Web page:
Van Winden is a soft spoken, 65-year-old man. When he opens the door of his office, the first thing I notice is his shirt. It is black, with a silver floral embroidery on the chest. “He is as decorated as his buildings,” I think, “that makes him a very coherent architect.” Later in the interview, when I ask him about the tension between historical continuity and disruption in his work, he reveals that this connection isn’t only in my mind: “I remember [that] when I was in primary school, I could always choose my own clothing. And then [other children] laughed at how I looked. But I supposed that they were very jealous, it didn’t make me think I had to do something else. I didn’t mind. It is not a goal to be disruptive, but I don’t mind if it happens.”
When we sit at his large, black wooden table, I first ask him about his years at BK. He tells me how he enrolled in 1976 and opened his own studio together with Joris Molenaar in 1985. New responsibilities came with work, and at a certain point he was not sure about finishing his studies. Then, different personal and professional reasons made him reconsider this decision, and he finally graduated in 1987. At the time, he tells me, BK was faculty with a clear preference for modern architecture. Despite this, there was some room for dissidence. For instance, together with other students and teachers, they would have informal meetings for discussing architects and preoccupations that were outside the mainstream canon. Their interests were broad and included in the Catalan architect Josep Jujol and the Italian Villas of the XV and XVI centuries. The latter theme earned a special place in van Winden’s heart after an excursion to Rome with teachers Rein Saariste and Vincent Ligtelijn, in which he also me Joris Molenaar.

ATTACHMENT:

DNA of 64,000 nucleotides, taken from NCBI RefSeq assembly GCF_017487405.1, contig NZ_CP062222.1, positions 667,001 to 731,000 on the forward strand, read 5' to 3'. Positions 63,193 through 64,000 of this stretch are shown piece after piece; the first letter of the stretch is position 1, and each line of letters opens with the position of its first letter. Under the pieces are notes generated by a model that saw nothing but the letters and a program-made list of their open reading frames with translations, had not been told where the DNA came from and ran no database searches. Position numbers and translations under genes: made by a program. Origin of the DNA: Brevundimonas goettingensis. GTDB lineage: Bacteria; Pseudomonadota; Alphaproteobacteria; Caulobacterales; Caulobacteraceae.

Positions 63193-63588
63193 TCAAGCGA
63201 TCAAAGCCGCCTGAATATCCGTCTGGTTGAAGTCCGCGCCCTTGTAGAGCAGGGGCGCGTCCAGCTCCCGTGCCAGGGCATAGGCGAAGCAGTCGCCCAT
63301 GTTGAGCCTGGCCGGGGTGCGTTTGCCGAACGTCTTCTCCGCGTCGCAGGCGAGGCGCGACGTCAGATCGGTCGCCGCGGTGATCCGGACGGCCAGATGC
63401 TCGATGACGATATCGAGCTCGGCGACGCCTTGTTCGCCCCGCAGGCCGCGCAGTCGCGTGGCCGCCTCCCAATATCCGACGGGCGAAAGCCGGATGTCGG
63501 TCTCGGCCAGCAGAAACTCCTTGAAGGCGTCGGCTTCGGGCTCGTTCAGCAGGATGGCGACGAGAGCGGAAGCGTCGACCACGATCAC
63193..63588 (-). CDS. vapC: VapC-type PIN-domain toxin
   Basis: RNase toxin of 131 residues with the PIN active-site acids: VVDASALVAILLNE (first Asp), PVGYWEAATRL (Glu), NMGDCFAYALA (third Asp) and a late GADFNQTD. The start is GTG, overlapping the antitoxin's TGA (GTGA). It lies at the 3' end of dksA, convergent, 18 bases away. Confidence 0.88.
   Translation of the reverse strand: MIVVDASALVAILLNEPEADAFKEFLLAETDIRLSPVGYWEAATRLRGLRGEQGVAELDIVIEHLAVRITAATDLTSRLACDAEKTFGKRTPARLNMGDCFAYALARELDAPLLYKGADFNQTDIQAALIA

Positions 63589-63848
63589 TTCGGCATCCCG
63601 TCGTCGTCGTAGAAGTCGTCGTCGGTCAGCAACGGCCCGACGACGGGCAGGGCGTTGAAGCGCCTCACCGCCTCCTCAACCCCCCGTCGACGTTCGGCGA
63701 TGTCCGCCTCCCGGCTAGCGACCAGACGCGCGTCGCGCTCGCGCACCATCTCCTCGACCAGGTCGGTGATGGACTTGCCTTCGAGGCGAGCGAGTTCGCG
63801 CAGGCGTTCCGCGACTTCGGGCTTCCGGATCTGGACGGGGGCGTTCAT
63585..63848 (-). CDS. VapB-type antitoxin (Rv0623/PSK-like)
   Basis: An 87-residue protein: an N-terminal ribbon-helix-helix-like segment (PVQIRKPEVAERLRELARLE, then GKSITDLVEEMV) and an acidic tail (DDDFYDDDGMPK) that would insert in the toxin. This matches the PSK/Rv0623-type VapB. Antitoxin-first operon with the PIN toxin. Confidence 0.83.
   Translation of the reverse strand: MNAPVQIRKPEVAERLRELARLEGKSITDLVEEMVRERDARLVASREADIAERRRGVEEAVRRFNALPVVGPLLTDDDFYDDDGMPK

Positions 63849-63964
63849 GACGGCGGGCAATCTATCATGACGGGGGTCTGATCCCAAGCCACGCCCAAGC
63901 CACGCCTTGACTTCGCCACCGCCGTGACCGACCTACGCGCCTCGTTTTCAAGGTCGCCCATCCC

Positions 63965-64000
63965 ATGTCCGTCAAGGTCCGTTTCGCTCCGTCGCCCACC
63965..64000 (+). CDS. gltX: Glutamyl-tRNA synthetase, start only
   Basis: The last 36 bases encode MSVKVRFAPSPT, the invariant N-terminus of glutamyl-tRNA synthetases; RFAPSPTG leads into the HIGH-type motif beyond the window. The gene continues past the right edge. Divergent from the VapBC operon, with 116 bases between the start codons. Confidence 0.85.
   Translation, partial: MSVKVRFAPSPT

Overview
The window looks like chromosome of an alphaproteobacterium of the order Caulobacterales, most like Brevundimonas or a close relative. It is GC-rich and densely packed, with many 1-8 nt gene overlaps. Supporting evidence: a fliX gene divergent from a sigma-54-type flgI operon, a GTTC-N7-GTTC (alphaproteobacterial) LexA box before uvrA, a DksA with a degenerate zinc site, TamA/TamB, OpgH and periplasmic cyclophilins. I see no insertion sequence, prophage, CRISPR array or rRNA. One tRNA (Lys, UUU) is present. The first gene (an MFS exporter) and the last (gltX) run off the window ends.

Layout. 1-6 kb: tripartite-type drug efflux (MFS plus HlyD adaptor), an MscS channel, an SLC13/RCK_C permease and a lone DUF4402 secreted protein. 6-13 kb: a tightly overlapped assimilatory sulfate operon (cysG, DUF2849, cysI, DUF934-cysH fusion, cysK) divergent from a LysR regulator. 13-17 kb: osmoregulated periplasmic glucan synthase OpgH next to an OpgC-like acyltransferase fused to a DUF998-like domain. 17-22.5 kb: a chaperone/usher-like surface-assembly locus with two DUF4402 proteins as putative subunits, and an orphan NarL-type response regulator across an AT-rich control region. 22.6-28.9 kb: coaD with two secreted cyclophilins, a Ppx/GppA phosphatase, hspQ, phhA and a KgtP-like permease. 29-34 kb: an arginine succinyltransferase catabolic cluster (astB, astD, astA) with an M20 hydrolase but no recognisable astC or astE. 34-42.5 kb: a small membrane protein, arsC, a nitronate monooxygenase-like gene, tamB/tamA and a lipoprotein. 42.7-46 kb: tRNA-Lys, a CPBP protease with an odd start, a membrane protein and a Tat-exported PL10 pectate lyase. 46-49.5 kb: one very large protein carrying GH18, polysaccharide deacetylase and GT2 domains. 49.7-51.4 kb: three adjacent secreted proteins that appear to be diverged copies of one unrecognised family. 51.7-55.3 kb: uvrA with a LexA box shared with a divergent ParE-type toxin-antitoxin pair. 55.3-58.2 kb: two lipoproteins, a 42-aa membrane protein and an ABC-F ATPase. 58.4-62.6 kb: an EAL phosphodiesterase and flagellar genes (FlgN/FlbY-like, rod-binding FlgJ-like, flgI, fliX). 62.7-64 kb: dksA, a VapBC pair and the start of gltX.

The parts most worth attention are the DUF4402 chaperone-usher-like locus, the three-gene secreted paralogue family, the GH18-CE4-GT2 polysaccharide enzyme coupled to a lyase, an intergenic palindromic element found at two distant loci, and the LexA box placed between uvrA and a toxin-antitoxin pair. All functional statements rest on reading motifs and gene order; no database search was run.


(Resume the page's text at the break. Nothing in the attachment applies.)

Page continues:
This idea of broadening their field of interest was, perhaps, the main thing that stayed with them from BK: “it started during our studies […] and it became part of our work.” This way of proceeding, taking things from different times and cultures in order to produce something new, was eventually given a name: First, it was Radical Eclecticism, following Charles’ Jenks short essay for the 1980 Venice Biennale. Later, after van Winden started his own practice in 2009, it became “a more positive and inclusive notion named Fusion”. In WAM architects’ website, Fusion is defined as “a mindset rather than a style, a strategy that stands for an inventive way of mixing and interconnecting present and past, East and West, tradition and innovation, and high and low culture.” Following this definition, van Winden has allowed himself to playfully switch and mix styles and influences without any architectural shame. I must admit this is something I admire. After years of hearing my teachers and colleagues constantly legitimising their ideas for how monolithic and “non-temporal” they were, it was intriguing to finally find someone who could fly by those nets.